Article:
DENVER — Denver voters will have a lot to consider when they fill out their ballots over the next few weeks, including spending millions of dollars to help those who need mental health care through proposed Ordinance 301 or Caring 4 Denver.
Emergency responders and law enforcement face a growing problem. Every year in the U.S., 35,000 people become disabled or a danger to themselves because of a severe mental health crisis, according to Andrew Romanoff, CEO of Mental Health Colorado. He is one of many advocates of the ballot initiative.
"We turn our criminal justice system into a warehouse for people with mental illness, drug and alcohol addiction," said Romanoff. "We need to make sure that they don't fall through the cracks, that another crisis reoccurs instead, that they actually get help with treatment, housing, residential placement.”
This proposal isn't cheap. If passed, it would raise the sales tax .25 cents for every $100, raising $45 million for a new mental health facility and school programs.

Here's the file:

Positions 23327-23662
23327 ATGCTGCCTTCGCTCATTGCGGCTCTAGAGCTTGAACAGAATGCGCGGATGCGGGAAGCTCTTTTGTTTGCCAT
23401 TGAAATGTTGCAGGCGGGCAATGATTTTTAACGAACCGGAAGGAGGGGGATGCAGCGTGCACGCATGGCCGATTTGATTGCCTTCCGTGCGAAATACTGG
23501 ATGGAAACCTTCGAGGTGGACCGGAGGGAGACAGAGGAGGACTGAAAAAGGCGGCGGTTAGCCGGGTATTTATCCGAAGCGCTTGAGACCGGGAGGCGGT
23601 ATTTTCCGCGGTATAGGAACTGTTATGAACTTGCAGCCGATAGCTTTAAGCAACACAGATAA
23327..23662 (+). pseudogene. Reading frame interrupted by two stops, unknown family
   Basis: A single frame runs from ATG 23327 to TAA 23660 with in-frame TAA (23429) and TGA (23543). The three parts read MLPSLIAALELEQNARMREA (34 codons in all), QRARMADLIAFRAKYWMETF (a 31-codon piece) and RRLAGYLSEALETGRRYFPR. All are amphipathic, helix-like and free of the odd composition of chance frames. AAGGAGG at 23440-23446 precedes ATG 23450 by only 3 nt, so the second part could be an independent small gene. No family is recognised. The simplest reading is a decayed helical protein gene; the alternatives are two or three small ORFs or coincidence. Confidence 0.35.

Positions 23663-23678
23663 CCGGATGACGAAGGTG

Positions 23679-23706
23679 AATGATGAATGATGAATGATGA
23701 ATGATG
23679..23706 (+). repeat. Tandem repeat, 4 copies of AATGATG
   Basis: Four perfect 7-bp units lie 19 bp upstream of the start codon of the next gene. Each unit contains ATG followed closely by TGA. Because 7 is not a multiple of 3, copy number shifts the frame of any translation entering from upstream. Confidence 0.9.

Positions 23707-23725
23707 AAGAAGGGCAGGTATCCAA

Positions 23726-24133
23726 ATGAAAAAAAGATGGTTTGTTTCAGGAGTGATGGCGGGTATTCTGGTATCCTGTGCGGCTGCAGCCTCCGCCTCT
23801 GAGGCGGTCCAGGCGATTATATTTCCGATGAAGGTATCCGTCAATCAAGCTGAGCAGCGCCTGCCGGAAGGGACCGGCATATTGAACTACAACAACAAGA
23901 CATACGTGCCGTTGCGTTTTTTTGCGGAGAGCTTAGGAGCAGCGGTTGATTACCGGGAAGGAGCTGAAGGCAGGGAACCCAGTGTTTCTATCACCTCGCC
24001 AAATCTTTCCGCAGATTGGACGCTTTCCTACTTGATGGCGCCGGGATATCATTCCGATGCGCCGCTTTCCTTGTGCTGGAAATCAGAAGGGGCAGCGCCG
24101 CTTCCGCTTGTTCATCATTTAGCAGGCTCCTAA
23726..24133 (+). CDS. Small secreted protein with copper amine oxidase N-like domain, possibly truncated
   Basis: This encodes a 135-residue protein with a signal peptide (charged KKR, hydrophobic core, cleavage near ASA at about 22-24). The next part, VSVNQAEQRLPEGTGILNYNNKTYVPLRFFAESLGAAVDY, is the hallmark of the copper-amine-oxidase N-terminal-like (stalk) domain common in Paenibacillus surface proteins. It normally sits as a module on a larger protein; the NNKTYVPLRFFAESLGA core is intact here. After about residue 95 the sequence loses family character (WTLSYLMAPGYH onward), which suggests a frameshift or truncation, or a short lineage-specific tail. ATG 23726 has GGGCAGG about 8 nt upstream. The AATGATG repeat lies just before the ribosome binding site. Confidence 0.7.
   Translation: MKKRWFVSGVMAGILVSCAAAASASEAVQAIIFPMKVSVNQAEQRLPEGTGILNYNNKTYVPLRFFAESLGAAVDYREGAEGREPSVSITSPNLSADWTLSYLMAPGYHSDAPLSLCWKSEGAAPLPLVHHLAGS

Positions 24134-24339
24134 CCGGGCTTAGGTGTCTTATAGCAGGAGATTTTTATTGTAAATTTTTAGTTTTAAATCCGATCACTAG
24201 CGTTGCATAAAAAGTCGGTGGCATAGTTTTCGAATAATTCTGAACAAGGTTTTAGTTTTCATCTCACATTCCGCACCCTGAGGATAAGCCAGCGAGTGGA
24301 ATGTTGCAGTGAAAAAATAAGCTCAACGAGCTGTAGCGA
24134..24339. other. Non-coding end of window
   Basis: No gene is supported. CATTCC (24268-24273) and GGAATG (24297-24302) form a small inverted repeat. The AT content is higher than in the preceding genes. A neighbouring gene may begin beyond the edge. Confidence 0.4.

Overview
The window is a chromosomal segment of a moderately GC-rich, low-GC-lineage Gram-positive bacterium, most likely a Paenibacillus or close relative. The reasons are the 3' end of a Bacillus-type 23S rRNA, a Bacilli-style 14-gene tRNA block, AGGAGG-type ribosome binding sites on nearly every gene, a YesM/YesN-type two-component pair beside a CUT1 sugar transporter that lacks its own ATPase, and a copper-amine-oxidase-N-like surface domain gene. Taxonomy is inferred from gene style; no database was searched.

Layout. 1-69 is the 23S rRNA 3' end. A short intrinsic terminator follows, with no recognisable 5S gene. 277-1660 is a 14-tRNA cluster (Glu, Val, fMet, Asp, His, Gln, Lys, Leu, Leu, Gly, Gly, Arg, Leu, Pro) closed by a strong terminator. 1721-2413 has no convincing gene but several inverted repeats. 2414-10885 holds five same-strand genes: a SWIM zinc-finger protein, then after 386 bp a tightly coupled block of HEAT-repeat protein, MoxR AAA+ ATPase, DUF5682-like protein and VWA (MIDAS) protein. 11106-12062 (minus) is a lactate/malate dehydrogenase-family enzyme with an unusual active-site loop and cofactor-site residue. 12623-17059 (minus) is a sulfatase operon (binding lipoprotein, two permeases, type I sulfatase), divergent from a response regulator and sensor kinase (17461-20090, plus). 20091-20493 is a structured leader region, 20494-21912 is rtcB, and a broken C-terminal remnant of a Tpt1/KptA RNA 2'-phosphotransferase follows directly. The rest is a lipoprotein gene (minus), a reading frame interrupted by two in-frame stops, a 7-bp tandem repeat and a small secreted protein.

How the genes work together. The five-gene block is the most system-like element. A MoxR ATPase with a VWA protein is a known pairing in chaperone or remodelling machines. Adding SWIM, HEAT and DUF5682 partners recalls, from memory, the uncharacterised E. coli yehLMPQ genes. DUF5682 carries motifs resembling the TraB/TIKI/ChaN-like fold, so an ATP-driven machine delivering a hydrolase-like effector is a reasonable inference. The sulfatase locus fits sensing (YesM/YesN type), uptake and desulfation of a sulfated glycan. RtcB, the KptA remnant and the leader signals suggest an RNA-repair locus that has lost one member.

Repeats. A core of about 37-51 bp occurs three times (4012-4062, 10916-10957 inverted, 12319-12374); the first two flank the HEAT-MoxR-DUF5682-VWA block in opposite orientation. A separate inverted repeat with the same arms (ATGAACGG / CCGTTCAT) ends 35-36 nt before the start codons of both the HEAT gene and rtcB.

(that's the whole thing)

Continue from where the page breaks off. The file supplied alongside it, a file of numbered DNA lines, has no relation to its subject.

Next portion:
It’s also a personal issue for Romanoff, as his cousin committed suicide in 2015 on New Year’s Eve.
"My family and I are going to be tortured for the rest of our lives for failure to stop this tragedy or get her the mental health care she so desperately needed," said Romanoff.
The recent suicides at Arapahoe high school and the closure of Arapahoe House, one of Colorado's biggest mental health providers have pushed community leaders like State Representative Leslie Herod to lead the charge for a new facility and a new program.
"People that have mental health or addiction challenges, maybe they're homeless or need a safe place for respite, access to services, detox, maybe even long-term care," said Herod.